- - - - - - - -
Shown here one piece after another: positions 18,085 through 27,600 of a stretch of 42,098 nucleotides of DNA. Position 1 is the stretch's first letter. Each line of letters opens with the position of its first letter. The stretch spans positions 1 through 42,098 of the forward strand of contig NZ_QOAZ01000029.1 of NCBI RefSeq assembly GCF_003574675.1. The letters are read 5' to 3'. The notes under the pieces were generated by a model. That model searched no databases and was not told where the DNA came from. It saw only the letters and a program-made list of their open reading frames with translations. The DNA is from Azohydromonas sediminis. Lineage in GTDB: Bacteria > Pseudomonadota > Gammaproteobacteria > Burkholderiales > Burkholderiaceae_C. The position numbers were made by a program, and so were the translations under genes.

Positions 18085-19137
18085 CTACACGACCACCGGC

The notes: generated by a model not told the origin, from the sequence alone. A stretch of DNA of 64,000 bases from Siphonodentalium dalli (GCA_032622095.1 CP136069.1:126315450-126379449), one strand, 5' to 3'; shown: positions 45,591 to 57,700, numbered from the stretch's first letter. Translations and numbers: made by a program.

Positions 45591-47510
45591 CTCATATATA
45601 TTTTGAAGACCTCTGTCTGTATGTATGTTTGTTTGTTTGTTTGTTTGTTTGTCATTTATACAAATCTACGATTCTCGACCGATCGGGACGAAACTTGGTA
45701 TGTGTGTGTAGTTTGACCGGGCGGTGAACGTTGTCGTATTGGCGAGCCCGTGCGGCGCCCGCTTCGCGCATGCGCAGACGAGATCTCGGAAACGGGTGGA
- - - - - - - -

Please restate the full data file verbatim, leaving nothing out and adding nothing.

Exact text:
Shown here one piece after another: positions 18,085 through 27,600 of a stretch of 42,098 nucleotides of DNA. Position 1 is the stretch's first letter. Each line of letters opens with the position of its first letter. The stretch spans positions 1 through 42,098 of the forward strand of contig NZ_QOAZ01000029.1 of NCBI RefSeq assembly GCF_003574675.1. The letters are read 5' to 3'. The notes under the pieces were generated by a model. That model searched no databases and was not told where the DNA came from. It saw only the letters and a program-made list of their open reading frames with translations. The DNA is from Azohydromonas sediminis. Lineage in GTDB: Bacteria > Pseudomonadota > Gammaproteobacteria > Burkholderiales > Burkholderiaceae_C. The position numbers were made by a program, and so were the translations under genes.

Positions 18085-19137
18085 CTACACGACCACCGGC

The notes: generated by a model not told the origin, from the sequence alone. A stretch of DNA of 64,000 bases from Siphonodentalium dalli (GCA_032622095.1 CP136069.1:126315450-126379449), one strand, 5' to 3'; shown: positions 45,591 to 57,700, numbered from the stretch's first letter. Translations and numbers: made by a program.

Positions 45591-47510
45591 CTCATATATA
45601 TTTTGAAGACCTCTGTCTGTATGTATGTTTGTTTGTTTGTTTGTTTGTTTGTCATTTATACAAATCTACGATTCTCGACCGATCGGGACGAAACTTGGTA
45701 TGTGTGTGTAGTTTGACCGGGCGGTGAACGTTGTCGTATTGGCGAGCCCGTGCGGCGCCCGCTTCGCGCATGCGCAGACGAGATCTCGGAAACGGGTGGA